To reduce the risk of infection, disinfect your cellphone by gently wiping down the display screen, the keyboard and the exterior with a disinfecting wipe. Continue to practice good hygiene and wash your hands frequently to reduce the spread of the virus.

COVID-19 has been detected on surfaces between a few hours to a few days. This variation depends on factors like temperature, humidity and the type of surface.

To reduce the risk of infection, disinfect high-touch surfaces often using disinfectants or diluted bleach.

To date, there is no evidence to suggest that the virus has been transmitted to people in this way.

While the virus can survive on some hard surfaces, you can’t inhale the virus from grocery bags, products or packages. However, it is possible that the virus could be transmitted by touch if the package has been handled recently by an infected person, and precautions should be taken accordingly.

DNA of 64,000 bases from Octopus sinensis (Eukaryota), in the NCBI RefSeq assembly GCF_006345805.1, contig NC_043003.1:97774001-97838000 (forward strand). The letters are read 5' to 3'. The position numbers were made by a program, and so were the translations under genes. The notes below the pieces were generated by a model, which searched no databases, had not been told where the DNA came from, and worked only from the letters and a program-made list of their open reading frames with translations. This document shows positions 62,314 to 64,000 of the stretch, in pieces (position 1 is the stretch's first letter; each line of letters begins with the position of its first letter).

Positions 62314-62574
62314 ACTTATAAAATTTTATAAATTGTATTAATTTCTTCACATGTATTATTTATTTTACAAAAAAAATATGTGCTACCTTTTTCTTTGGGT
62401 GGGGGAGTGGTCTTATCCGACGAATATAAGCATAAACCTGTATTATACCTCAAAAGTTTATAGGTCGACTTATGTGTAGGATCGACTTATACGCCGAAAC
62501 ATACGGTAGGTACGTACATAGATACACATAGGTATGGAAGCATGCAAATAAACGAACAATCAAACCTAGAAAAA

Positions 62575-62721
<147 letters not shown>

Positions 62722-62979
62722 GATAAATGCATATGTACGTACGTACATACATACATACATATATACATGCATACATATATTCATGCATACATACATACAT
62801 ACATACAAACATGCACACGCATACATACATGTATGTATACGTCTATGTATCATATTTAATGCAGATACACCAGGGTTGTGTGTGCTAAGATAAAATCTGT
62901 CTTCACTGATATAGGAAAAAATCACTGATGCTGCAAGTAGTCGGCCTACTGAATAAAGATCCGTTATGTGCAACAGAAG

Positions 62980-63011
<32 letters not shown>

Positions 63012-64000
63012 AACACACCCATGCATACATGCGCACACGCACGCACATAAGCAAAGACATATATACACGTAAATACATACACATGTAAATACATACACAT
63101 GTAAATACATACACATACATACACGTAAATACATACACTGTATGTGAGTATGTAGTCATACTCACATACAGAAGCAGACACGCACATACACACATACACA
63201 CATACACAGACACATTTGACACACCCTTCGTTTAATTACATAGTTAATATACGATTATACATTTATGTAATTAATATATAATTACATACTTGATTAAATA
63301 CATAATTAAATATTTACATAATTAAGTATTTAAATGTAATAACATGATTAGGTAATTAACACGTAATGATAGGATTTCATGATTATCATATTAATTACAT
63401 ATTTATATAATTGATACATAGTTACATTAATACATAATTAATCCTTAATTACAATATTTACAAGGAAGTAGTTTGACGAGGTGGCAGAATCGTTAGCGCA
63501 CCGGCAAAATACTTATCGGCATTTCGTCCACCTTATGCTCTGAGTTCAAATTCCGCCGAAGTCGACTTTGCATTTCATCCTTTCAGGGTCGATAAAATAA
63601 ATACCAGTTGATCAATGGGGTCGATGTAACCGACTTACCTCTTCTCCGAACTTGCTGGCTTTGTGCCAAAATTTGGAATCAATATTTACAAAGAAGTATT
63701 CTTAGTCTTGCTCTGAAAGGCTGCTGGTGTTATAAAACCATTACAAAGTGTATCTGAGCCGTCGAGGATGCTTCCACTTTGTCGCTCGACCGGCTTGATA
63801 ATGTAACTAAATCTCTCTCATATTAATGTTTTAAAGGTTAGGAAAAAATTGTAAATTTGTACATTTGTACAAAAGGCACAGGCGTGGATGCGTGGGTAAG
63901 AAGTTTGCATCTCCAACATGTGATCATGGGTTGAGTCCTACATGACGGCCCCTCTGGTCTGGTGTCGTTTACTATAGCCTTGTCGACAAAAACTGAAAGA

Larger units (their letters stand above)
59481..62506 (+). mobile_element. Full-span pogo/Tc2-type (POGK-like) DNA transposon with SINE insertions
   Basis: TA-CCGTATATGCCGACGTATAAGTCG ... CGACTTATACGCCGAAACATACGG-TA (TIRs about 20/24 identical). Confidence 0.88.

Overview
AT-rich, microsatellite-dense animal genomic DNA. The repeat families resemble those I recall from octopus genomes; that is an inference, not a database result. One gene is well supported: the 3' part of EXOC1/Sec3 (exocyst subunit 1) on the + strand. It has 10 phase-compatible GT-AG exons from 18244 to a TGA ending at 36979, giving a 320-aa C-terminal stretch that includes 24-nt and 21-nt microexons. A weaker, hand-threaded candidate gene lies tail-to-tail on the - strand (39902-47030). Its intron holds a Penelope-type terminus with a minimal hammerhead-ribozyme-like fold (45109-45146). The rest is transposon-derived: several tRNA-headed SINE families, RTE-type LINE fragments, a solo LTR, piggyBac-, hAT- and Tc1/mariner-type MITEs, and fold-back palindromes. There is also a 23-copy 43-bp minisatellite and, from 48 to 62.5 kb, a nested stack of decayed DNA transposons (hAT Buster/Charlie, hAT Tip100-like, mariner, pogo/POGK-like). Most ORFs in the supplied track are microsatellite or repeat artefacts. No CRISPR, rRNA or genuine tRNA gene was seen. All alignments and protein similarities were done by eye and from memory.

When handling groceries or packages, here are some tips to keep in mind:

  • Wash your hands before and after handling them.
  • Do not touch your face.
  • Keep non-perishable items you don’t need right away elsewhere for a few days (e.g. car, garage).
  • Use contactless payment and delivery if available. Have your food dropped off at the doorstep.
  • Keep your distance from the delivery person (approximately two metres).

It may take up to 14 days for symptoms to appear after exposure to COVID-19. Evidence shows that the virus can be transmitted by someone who is infected but showing some to no symptoms. People can be pre-symptomatic and not yet develop symptoms or asymptomatic and never develop symptoms.

Keep in mind as well that some people initially test negative for the virus but later go on to test positive. In general, if someone has symptoms that could be consistent with COVID-19 infection, and they meet the requirements for testing in their jurisdiction, they should proceed with testing even if someone in their household has already tested negative.